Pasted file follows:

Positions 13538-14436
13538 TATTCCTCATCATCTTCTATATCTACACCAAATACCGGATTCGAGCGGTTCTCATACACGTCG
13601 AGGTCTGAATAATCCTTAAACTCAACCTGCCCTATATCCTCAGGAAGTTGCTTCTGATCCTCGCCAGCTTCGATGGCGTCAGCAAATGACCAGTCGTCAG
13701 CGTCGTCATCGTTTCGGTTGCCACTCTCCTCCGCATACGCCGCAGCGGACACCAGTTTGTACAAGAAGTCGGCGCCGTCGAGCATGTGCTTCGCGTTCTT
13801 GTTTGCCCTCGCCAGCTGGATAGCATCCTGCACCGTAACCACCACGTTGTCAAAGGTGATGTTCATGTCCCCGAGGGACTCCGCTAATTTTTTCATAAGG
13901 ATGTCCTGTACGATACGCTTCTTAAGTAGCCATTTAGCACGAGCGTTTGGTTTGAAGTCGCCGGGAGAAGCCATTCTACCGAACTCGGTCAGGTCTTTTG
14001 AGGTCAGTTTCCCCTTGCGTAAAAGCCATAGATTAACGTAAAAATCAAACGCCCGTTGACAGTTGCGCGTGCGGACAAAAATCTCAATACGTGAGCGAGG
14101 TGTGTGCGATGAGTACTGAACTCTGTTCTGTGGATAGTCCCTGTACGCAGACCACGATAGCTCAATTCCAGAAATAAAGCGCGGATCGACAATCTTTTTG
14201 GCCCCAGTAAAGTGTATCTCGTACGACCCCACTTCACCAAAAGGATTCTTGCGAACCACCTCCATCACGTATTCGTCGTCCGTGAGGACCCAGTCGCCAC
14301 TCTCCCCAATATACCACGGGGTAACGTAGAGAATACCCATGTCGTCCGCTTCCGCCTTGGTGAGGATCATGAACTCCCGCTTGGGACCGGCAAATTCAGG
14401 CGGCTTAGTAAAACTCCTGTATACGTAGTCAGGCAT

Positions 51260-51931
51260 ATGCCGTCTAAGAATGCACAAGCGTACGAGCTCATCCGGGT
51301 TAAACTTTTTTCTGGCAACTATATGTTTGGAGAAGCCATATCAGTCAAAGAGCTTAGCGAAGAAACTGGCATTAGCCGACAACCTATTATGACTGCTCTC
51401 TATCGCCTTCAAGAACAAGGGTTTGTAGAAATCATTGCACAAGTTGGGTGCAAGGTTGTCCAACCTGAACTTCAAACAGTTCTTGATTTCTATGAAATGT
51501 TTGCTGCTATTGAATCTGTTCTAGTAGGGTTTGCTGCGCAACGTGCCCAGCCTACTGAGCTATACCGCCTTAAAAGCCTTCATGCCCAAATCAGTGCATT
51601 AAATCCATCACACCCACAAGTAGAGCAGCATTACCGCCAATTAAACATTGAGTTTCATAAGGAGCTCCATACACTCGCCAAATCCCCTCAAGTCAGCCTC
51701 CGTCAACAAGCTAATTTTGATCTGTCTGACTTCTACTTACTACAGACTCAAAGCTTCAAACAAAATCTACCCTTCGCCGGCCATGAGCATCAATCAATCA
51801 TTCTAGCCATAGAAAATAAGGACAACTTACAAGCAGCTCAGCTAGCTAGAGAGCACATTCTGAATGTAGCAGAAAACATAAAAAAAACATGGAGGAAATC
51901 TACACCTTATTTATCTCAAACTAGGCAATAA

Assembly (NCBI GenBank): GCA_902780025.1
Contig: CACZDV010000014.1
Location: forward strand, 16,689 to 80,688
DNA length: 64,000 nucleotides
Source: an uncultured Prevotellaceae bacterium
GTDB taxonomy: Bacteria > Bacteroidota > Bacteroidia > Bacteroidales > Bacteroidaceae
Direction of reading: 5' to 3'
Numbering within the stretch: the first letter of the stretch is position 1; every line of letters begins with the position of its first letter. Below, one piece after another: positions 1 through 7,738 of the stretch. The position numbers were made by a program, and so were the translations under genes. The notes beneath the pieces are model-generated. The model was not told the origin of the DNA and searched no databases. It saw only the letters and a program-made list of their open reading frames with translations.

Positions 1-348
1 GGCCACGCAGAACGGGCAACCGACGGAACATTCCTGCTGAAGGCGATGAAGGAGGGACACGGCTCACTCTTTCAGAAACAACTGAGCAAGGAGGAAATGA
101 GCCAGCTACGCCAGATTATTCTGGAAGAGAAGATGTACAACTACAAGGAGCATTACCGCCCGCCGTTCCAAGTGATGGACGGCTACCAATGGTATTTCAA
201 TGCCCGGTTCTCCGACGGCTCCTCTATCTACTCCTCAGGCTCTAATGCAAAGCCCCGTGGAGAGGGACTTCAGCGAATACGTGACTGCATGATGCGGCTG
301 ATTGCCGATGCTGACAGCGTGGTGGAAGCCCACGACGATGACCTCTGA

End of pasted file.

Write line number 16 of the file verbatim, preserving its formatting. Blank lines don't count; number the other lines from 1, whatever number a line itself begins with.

51501 TTGCTGCTATTGAATCTGTTCTAGTAGGGTTTGCTGCGCAACGTGCCCAGCCTACTGAGCTATACCGCCTTAAAAGCCTTCATGCCCAAATCAGTGCATT